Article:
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Authors: Phil Friend and Fiona Morden


  • There are a number of advantages for businesses that employ disabled people, including having access to a resourceful group of loyal employees. (See The importance of employing disabled people)
  • An inclusive ethos should be embedded into all organisational policies and procedures to help eliminate attitudinal bias. (See The importance of effective policies)
  • To encourage disabled people to apply for vacancies, employers can ensure that adverts are disability-friendly. (See Attracting disabled people to the workforce)
  • Employers should consider job descriptions and application forms to enable disabled employees to have an equal chance of being invited to a job interview. (See Accessibility in the application process)
  • Employers should put in place procedures to enable employees to request and receive adjustments at a job interview. (See Pre-interview preparation)
  • Employers that create an inclusive workplace culture and train interviewers to be disability confident, will enable disabled applicants to succeed at job interviews. (See Accessibility at interview)
  • Employers could consider work interviews in place of job interviews and offer work experience throughout the year, to enable disabled candidates who might not come across well at interview or who may not have the relevant employment experience, to have access to employment opportunities. (See Work interviews and work trials and Open days and work experience)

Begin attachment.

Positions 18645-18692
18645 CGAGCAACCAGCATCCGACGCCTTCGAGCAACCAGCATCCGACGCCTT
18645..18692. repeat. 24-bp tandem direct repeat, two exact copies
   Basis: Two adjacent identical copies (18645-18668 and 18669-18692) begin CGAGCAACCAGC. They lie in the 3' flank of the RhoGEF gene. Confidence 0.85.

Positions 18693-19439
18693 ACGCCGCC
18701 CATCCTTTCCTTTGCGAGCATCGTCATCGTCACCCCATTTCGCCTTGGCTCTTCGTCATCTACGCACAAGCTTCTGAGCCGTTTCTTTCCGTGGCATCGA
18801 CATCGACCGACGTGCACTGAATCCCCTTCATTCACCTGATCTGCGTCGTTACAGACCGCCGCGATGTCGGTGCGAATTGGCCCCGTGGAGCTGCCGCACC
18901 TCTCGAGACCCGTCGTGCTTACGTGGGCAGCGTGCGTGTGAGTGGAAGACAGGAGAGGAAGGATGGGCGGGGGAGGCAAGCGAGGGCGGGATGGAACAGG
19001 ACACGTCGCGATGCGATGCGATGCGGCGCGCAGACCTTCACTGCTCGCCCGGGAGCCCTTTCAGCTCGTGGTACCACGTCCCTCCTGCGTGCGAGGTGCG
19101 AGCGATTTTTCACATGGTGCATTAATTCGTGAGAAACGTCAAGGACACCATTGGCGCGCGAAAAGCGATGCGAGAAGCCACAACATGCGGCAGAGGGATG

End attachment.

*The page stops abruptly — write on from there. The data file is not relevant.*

• Candidates should be asked to complete assessments only if the particular test is relevant to the job. (See Screening and testing)
  • Employers should continue the inclusive ethos once they have recruited a disabled candidate, by considering the necessity of medicals, what reasonable adjustments could be put in place, evacuation procedures, whether or not to disclose an employee's disability, and the induction process. (See Post interview and induction)
  • Once a disabled candidate becomes an employee, the employer should consider all aspects of employment to create an inclusive and safe workplace for him or her and an environment where the employee can work to the best of his or her ability. (See Inclusive employment)
  • There are a number of different adjustments that employers can make to assist employees with a disability. Employers should consider a range of factors to determine whether or not a particular adjustment is reasonable. (See Reasonable adjustments)
  • The support of line managers is vital to the success of disabled people at work. (See The line manager's role)
  • Employers should monitor decisions on recruitment and other employment practices, by comparing data relating to disabled employees with that of non-disabled employees. (See Monitoring)